I'm sure that we could cherry pick 2 starts made by Duke last year that were just as stellar as the ones he's pitched this year. Just because they are in succession does not mean that they will be exemplary of what he will do for the rest of the season.

jaybee24 wrote:
And yes, we wouldn't have Ohlendorf or Karstens as our 4/5 guys, but those guys have respective ERA+ of 90 and 65. The latter is worse than replacement level -- BP shows Karstens's pitching VORP to be negative. So we wouldn't be losing a whole lot by throwing in random minor leaguers for them so far this year.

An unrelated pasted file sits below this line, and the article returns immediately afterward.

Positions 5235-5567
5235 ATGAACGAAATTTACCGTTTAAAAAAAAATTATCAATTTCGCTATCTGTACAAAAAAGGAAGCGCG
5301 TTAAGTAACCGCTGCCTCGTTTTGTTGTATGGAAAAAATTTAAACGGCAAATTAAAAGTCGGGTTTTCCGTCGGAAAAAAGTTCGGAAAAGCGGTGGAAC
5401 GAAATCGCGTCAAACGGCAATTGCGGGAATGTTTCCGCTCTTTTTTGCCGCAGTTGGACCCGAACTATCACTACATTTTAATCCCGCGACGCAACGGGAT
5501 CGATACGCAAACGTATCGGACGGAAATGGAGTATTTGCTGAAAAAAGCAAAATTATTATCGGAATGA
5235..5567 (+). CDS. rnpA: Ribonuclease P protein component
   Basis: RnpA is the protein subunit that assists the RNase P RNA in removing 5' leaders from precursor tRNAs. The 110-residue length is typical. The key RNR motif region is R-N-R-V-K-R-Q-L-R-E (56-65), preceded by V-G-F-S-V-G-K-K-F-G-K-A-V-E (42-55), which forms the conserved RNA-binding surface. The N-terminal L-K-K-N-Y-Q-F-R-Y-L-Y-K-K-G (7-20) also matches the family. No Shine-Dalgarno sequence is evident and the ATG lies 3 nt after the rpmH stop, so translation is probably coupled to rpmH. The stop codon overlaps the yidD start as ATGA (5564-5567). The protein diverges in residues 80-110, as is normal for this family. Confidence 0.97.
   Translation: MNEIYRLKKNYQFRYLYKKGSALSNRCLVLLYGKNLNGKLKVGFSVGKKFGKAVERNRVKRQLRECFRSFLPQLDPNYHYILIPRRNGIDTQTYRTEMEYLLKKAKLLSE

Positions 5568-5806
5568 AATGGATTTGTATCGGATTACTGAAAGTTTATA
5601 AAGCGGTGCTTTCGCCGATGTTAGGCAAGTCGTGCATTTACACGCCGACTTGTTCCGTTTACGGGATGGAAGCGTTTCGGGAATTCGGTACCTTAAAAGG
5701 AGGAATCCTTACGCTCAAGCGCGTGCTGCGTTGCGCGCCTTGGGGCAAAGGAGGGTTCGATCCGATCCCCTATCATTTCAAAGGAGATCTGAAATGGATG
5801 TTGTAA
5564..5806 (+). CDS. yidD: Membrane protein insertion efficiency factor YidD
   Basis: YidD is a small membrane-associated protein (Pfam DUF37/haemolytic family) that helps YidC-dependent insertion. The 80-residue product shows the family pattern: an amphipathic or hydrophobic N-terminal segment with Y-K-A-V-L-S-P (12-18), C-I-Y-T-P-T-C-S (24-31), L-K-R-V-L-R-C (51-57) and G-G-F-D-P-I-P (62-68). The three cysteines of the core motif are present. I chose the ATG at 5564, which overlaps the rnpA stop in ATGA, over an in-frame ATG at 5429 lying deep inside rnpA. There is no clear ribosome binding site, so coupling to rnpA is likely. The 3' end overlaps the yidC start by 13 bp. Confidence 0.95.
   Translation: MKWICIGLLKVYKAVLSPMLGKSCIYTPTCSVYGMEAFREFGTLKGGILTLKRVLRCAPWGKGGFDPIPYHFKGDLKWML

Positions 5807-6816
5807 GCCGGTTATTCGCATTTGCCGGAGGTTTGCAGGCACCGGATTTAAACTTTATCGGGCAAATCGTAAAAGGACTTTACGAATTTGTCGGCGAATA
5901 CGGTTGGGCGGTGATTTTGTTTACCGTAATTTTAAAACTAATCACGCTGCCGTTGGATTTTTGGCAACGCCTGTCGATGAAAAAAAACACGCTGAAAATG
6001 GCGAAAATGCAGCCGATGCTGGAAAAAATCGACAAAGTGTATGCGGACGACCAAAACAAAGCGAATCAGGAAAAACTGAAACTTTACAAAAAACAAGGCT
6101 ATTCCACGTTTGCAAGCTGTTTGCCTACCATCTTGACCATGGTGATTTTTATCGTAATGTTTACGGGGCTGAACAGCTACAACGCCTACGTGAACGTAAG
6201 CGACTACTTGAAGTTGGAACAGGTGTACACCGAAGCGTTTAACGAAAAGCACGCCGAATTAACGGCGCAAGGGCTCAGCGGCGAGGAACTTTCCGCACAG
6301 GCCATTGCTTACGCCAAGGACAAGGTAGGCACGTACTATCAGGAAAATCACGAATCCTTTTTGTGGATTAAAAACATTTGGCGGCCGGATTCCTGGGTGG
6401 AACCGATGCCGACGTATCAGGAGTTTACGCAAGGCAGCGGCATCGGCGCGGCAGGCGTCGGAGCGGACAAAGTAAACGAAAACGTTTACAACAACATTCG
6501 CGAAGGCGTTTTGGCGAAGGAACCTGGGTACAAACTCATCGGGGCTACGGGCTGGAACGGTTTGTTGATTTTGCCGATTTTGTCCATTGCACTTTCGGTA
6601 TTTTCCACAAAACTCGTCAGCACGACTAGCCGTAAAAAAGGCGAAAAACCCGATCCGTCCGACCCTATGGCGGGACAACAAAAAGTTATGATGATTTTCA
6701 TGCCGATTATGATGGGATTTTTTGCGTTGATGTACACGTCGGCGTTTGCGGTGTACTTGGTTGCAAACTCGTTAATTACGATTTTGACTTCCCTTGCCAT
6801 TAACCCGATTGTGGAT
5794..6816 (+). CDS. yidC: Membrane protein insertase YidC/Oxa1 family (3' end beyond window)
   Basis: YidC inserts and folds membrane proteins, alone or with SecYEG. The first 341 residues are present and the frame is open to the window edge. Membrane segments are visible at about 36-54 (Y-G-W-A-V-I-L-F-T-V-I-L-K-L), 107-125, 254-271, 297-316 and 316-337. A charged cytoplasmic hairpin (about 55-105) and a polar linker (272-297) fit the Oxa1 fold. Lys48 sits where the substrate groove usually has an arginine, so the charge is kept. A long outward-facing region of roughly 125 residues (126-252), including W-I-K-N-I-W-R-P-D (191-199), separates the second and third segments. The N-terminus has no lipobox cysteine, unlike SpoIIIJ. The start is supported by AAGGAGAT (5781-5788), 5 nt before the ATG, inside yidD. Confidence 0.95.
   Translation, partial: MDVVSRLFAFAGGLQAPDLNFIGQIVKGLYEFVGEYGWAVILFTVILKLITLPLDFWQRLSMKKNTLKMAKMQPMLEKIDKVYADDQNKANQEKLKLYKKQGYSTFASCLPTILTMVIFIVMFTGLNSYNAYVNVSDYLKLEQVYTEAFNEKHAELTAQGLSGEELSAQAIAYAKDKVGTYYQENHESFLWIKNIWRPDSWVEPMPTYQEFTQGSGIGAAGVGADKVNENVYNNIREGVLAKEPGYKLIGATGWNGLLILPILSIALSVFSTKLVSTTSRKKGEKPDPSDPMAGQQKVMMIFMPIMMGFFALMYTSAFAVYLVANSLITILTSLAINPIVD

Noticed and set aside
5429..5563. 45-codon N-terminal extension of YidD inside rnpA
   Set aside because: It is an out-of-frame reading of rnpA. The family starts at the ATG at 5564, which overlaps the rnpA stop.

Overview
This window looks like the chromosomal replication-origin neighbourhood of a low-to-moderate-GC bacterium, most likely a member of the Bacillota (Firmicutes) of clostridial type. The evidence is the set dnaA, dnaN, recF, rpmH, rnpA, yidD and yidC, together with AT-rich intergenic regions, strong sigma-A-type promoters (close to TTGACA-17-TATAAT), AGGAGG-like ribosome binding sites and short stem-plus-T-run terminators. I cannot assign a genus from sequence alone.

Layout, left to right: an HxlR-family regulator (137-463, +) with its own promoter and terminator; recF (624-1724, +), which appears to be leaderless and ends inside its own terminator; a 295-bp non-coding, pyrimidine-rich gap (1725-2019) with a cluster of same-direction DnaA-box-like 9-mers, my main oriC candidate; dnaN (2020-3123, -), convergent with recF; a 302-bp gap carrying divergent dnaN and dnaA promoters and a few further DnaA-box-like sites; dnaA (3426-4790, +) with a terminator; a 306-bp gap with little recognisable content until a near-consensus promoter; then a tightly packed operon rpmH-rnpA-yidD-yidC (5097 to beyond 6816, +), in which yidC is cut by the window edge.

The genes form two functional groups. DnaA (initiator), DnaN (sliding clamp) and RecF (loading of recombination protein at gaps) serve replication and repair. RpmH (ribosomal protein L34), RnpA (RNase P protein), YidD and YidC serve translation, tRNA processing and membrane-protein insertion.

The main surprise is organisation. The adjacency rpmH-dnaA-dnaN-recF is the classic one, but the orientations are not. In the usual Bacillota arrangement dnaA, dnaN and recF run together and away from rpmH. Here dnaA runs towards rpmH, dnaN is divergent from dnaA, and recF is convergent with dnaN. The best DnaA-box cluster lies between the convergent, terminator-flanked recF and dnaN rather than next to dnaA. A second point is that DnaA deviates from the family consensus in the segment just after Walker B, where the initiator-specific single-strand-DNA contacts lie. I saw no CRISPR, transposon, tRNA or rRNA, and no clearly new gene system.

No, but even you admit that we'd lose something.

jaybee24 wrote:
And that goes doubly for little LaRoche, whose VORP is now just embarrassingly negative instead of horrifyingly negative due to his performance over the past two days.

No, instead we'd have the superstar Jose Bautista, who is currently serving as the Toronto Blue Jays' utility man and hitting worse than he did last year. How does that make us a contender again?

jaybee24 wrote:
Also, for everyone talking about the future, I am only wondering about this year. I recognize that keeping Bay might have been good in the short term but harmful in the long term. But for this season, you cannot dismiss out of hand the chance of a playoff run with two stud starting pitchers (Maholm and Duke, of course assuming that their performance continues) and an absoluter masher (Bay). Milwaukee made the playoffs last year with about as much.